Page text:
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The AOA commends congressional leaders for protecting patients from surprise medical bills and implementing a process for resolving billing disputes between providers and insurers

By AOA President and CEO

12.22.20

Statement attributable to AOA President Thomas L. Ely, DO, and AOA CEO Kevin M. Klauer, DO, EJD:

The American Osteopathic Association (AOA) appreciates House and Senate leaders’ and committees’ efforts in developing legislation that protects patients from surprise medical bills, while also establishing requirements intended to promote equitable resolution of charges for out-of-network services.

Congress has been working to address surprise medical bills over the past two years. While the AOA has always shared the goal of protecting patients from surprise medical bills and removing patients from any payment disputes between insurers and physicians, we have continually called on Congress to take steps to address the root causes of out-of-network charges. The AOA has regularly urged Congress to strengthen network adequacy requirements and incentivize payers and providers to negotiate equitable resolutions to payment disputes in good faith. The No Surprises Act protects patients from surprise medical bills and takes important steps toward promoting good faith negotiations between payers and providers.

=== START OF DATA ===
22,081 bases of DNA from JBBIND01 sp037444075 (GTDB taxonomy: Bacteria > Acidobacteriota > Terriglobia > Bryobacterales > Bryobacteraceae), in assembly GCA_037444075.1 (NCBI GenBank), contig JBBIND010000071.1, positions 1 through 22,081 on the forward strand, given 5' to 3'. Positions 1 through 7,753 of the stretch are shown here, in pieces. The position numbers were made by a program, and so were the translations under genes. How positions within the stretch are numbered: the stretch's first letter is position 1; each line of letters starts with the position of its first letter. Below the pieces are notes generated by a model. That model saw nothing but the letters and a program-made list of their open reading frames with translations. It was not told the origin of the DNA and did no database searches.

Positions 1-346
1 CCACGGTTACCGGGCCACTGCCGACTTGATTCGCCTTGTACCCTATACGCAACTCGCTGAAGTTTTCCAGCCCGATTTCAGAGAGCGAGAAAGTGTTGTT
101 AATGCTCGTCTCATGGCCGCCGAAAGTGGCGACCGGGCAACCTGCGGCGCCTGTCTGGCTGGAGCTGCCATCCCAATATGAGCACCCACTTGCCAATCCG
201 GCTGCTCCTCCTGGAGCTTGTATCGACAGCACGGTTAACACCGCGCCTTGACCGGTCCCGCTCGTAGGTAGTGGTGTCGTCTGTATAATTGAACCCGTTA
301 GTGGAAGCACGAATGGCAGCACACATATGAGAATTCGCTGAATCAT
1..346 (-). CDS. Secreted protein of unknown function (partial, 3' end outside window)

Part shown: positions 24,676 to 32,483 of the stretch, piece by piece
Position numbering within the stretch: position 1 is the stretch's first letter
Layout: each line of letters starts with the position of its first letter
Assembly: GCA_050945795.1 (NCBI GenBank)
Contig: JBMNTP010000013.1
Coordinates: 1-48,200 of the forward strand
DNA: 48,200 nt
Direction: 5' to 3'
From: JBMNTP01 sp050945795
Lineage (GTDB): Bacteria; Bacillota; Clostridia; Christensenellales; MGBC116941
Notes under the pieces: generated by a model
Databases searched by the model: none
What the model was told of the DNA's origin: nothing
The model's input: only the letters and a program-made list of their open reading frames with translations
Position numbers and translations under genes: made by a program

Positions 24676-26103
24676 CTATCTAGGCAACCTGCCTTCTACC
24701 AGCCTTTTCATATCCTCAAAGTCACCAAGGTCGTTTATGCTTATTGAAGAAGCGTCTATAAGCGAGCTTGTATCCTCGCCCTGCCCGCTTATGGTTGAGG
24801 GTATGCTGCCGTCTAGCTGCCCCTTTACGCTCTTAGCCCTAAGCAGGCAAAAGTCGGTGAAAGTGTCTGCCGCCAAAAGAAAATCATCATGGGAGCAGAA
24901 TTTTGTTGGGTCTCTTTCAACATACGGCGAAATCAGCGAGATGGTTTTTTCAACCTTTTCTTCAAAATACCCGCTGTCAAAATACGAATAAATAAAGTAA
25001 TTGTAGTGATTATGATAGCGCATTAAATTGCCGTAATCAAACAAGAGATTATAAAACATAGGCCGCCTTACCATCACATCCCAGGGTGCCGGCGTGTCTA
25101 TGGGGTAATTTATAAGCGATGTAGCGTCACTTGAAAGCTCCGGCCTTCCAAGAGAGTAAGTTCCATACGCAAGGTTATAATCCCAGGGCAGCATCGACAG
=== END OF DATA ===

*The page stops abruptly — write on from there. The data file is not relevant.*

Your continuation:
Early versions of the legislation did not include any form of arbitration. When one was included, it required a high-cost threshold for charges to be eligible, with no batching, and would have likely excluded many medical services that would otherwise be eligible. The version of the legislation being finalized this week includes an independent dispute resolution (IDR) process that does not have a minimum threshold and allows for batching of claims. The IDR process can also include the median in-network rate in the geographic area, as well as a physician’s training and experience, market share, prior contracted rates, and complexity of case when determining payment. The AOA is particularly grateful to Congress for addressing recent feedback from the AOA and other healthcare organizations in the No Surprises Act, such as increasing the time that a physician would have to request IDR from two days to four days. Additionally, the bill will require a report to Congress one year after implementation to ensure that the IDR process is functioning as intended.

As Congress moves forward with votes on end-of-year legislation, the AOA expresses its appreciation for efforts to develop policies that protect patients and support our country’s physicians at this critical time.

Read a complete summary of Congress’ 2020 year-end package, which addressed many issues the AOA advocated on this year.